-181-

Notes for this page

Add a new note
If you are trying to select text to create highlights or citations, remember that you must now click or tap on the first word, and then click or tap on the last word.
One moment ...
Project items

Items saved from this book

This book has been saved
Highlights (0)
Some of your highlights are legacy items.

Highlights saved before July 30, 2012 will not be displayed on their respective source pages.

You can easily re-create the highlights by opening the book page or article, selecting the text, and clicking “Highlight.”

Citations (0)
Some of your citations are legacy items.

Any citation created before July 30, 2012 will labeled as a “Cited page.” New citations will be saved as cited passages, pages or articles.

We also added the ability to view new citations from your projects or the book or article where you created them.

Notes (0)
Bookmarks (0)

You have no saved items from this book

Project items include:
  • Saved book/article
  • Highlights
  • Quotes/citations
  • Notes
  • Bookmarks
Notes
Cite this page

Cited page

Style
Citations are available only to our active members.
Sign up now to cite pages or passages in MLA, APA and Chicago citation styles.

(Einhorn, 1992, p. 25)

(Einhorn 25)

1

1. Lois J. Einhorn, Abraham Lincoln, the Orator: Penetrating the Lincoln Legend (Westport, CT: Greenwood Press, 1992), 25, http://www.questia.com/read/27419298.

Cited page

Bookmark this page
Wilson and His Peacemakers: American Diplomacy at the Paris Peace Conference, 1919
Table of contents

Table of contents

Settings

Settings

Typeface
Text size Smaller Larger
Search within

Search within this book

Look up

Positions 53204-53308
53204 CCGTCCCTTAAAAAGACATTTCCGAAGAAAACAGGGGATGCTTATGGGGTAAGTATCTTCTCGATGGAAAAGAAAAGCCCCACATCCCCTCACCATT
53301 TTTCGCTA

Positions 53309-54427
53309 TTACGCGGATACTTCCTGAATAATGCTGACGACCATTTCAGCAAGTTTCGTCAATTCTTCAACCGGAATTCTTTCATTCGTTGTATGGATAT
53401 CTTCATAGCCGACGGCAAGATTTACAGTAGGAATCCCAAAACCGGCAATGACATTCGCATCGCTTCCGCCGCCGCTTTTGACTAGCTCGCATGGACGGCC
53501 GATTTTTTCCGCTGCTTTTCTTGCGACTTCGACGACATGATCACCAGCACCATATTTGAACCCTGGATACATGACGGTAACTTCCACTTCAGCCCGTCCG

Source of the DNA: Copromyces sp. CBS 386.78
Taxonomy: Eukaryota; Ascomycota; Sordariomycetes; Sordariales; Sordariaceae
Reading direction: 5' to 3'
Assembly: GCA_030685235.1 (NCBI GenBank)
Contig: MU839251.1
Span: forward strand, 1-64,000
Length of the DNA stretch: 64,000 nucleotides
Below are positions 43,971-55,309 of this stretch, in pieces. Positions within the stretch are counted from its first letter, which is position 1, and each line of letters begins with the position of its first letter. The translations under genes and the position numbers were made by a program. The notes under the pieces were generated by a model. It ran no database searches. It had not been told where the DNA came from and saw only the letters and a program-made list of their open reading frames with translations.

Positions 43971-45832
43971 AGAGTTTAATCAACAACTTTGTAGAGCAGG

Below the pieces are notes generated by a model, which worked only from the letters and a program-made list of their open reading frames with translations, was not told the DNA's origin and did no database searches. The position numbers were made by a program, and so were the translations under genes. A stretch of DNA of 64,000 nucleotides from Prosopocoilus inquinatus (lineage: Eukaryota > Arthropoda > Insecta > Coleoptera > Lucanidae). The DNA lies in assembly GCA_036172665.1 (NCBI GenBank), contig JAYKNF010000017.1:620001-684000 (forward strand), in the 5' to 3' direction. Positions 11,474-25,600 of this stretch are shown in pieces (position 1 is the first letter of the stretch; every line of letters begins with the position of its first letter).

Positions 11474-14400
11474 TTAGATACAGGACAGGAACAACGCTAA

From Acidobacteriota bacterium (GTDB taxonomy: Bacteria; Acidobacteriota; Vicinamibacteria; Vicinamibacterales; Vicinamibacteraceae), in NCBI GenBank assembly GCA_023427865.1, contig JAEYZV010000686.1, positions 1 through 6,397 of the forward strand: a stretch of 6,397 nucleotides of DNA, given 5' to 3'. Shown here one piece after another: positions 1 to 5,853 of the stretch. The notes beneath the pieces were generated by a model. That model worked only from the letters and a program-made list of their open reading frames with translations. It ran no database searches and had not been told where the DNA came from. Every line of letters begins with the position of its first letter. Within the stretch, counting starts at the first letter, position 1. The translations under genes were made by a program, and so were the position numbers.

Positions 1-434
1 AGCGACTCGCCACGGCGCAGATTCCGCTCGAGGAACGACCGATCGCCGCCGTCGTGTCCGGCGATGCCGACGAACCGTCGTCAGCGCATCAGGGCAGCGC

Look up a word

  • Dictionary
  • Thesaurus
Please submit a word or phrase above.
Print this page

Print this page

Why can't I print more than one page at a time?

Full screen
/ 618

matching results for page

Cited passage

Style
Citations are available only to our active members.
Sign up now to cite pages or passages in MLA, APA and Chicago citation styles.

"Portraying himself as an honest, ordinary person helped Lincoln identify with his audiences." (Einhorn, 1992, p. 25).

"Portraying himself as an honest, ordinary person helped Lincoln identify with his audiences." (Einhorn 25)

"Portraying himself as an honest, ordinary person helped Lincoln identify with his audiences."1

1. Lois J. Einhorn, Abraham Lincoln, the Orator: Penetrating the Lincoln Legend (Westport, CT: Greenwood Press, 1992), 25, http://www.questia.com/read/27419298.

Cited passage

Welcome to the new Questia Reader

The Questia Reader has been updated to provide you with an even better online reading experience.  It is now 100% Responsive, which means you can read our books and articles on any sized device you wish.  All of your favorite tools like notes, highlights, and citations are still here, but the way you select text has been updated to be easier to use, especially on touchscreen devices.  Here's how:

1. Click or tap the first word you want to select.
2. Click or tap the last word you want to select.

OK, got it!

Thanks for trying Questia!

Please continue trying out our research tools, but please note, full functionality is available only to our active members.

Your work will be lost once you leave this Web page.

For full access in an ad-free environment, sign up now for a FREE, 1-day trial.

Already a member? Log in now.